Unbroken and unbowed. Stand with nurses and midwives – (Blog)

This is a year of centenaries. Many will come with huge fanfare, others with more sombre moments of reflection and commemoration and some will slip by largely unnoticed.

Take, for example, the meeting of a small group of nurses and midwives in Dublin in 1919. That group would form the nucleus of what we know today as the INMO – Irish Nurses and Midwives Organisation.

What a year to come into existence. The then Irish Nurses Union went from strength to strength, fighting for nurses’ rights, pay and conditions through a hundred year period that saw multiple wars, depressions, disasters and political and economic collapses.

And yet in all that time, throughout all that history, they were only ever compelled to go on a national strike once.

Until yesterday.

This group, that came into existence the year the War of Independence started, has weathered countless periods of social, political and economic turmoil, bombs and busts and yet they were brought to breaking point in less than three years by a Fine Gael/Fianna Fail coalition.

That’s not to let previous governments off the hook. What we are seeing now is the outcome of decades of neglect by various Fine Gael or Fianna Fail governments and whatever political mudflap propped them up at the time, but it was only when these two behemoths of self interest got together, claiming to be both Government and opposition, that the nurses cracked.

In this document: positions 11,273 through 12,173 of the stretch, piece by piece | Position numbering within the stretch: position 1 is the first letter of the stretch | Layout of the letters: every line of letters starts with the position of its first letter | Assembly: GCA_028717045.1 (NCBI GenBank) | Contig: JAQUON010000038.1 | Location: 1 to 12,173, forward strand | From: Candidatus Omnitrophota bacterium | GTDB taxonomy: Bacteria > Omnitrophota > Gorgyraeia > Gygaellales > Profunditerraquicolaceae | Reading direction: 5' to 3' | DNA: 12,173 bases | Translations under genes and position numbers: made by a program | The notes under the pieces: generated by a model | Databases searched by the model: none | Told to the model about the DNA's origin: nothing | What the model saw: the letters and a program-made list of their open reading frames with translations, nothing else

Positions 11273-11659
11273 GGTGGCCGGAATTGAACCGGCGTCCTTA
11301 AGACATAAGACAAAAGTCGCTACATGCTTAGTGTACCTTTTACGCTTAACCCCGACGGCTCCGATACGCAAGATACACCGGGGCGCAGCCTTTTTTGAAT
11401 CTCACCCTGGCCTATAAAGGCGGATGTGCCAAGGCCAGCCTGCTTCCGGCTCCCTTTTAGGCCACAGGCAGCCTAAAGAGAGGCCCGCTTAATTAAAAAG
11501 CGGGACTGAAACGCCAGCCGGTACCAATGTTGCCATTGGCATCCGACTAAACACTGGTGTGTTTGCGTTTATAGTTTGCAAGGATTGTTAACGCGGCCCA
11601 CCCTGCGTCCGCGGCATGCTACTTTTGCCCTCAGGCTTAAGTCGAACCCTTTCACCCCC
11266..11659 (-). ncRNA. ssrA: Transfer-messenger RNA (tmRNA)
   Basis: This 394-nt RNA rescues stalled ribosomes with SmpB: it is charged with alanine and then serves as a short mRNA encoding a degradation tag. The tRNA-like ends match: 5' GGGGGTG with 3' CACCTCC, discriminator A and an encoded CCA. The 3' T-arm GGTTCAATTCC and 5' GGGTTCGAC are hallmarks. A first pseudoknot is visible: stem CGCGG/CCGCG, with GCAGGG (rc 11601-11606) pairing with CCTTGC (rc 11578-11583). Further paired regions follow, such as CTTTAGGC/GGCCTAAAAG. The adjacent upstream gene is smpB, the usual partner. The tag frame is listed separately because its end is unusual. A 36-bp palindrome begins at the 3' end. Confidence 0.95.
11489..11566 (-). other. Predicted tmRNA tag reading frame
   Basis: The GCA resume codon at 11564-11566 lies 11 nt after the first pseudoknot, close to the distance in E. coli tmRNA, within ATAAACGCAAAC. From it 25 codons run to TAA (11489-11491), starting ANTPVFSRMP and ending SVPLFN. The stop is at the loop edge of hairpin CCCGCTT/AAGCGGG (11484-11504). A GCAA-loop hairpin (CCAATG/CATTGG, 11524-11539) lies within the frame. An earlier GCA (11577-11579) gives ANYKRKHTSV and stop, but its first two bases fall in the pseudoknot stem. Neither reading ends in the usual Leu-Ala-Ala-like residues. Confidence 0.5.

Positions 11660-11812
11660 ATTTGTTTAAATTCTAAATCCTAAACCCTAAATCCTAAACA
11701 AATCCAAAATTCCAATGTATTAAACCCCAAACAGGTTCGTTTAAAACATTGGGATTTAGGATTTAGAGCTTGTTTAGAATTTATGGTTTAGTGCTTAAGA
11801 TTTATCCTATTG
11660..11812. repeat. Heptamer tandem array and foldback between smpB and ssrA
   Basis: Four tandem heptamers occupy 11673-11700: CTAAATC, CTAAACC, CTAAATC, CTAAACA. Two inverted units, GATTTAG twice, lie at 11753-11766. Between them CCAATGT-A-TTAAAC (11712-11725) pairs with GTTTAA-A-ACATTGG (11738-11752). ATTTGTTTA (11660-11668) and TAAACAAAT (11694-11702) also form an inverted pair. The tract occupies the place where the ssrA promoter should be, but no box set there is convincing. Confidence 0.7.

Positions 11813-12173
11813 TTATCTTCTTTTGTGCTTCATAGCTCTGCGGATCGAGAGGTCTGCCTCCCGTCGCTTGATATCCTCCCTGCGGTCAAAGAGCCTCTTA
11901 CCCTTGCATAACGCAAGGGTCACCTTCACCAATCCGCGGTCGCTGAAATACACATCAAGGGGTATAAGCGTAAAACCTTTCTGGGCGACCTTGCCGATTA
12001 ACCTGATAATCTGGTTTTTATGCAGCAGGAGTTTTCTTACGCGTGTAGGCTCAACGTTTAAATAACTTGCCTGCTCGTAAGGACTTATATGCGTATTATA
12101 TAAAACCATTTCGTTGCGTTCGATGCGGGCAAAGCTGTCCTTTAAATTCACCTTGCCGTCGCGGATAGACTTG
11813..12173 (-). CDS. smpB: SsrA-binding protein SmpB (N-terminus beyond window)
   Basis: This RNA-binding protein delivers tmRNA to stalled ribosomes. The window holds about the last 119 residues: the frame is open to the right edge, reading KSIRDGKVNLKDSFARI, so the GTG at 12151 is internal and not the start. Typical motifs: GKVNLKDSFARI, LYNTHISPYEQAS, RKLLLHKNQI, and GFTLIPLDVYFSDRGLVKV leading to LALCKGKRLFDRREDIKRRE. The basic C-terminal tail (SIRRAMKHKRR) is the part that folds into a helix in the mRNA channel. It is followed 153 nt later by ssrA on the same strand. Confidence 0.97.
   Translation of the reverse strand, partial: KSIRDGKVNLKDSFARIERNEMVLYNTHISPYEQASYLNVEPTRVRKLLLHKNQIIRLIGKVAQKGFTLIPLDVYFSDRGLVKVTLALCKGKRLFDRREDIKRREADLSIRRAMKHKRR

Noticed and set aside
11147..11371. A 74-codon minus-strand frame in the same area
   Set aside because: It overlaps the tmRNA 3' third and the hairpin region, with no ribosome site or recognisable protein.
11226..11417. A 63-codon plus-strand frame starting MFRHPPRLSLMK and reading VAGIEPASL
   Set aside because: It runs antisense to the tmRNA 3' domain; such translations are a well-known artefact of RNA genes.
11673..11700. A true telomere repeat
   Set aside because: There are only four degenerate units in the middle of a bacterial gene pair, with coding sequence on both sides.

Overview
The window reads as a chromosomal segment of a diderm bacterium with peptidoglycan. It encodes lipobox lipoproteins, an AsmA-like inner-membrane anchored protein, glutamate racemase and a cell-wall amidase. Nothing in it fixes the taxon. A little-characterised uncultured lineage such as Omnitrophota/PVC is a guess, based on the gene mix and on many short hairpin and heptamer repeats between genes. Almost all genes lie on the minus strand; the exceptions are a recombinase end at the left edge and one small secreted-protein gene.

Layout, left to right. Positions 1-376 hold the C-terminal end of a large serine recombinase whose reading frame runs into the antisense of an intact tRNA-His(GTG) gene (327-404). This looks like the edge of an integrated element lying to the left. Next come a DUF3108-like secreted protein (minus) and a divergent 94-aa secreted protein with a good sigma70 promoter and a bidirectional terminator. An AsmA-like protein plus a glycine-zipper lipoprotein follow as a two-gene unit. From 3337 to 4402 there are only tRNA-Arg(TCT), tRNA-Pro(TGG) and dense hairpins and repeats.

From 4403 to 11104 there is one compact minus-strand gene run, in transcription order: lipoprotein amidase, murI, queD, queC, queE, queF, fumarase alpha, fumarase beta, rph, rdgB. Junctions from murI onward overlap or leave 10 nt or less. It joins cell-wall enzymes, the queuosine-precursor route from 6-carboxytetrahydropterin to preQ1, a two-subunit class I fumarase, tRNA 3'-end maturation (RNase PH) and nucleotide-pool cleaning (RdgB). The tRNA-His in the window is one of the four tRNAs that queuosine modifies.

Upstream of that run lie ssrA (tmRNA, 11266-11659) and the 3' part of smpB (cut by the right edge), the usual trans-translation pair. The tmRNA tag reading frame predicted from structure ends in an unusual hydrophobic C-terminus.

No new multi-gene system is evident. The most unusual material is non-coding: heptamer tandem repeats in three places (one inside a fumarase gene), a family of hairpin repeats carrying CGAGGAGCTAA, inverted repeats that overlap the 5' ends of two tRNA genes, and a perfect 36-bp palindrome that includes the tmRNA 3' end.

Nurses. The people with patience (not to mention patients) that would shame a saint. The people who go to work every day (and yes Leo, they get up early) to help the helpless. Who find themselves abused by drunks they’re trying to help or screamed at by frantic, panicked relatives. Who work a 12 hour shift that turns into 14 hours and then 16 hours. Who on any given day can find themselves covered in blood, spit, piss or shit. Who work on the front line of pain and tragedy and death every day and somehow shake it off and find the strength to wake up the next day and do it all again.

These people, were pushed to far by this government.

Who knows what the breaking point was. Certainly the dreadful conditions, the lack of support and the pay freezes and cuts were the real bones of contention but I have a sneaking suspicion that for many of those who ticked the ballot for strike action the straw that broke the camel’s back was An Taoiseach’s snide remarks.

A little bit of gratitude goes a long, long way and I imagine many of them were outraged if not deeply hurt when they saw the head of their Government try to shift the blame for the health crisis they were bearing the brunt of onto them and their “extended Christmas holidays.”

Leo, by the way, is paid as much as six nurses and enjoys a nice long Christmas break himself.

Then again Leo has a long history of Foot in Mouth Disease. Who could forget his campaign to catch “welfare cheats” who were “taking money out of your pocket” while he conspired to help multinationals steal €13billion in unpaid tax.

Or his bafflement at the backlash when he claimed new builds starting at €350,000 were “affordable housing” and that if people didn’t have that on them they could get a loan from mummy and daddy.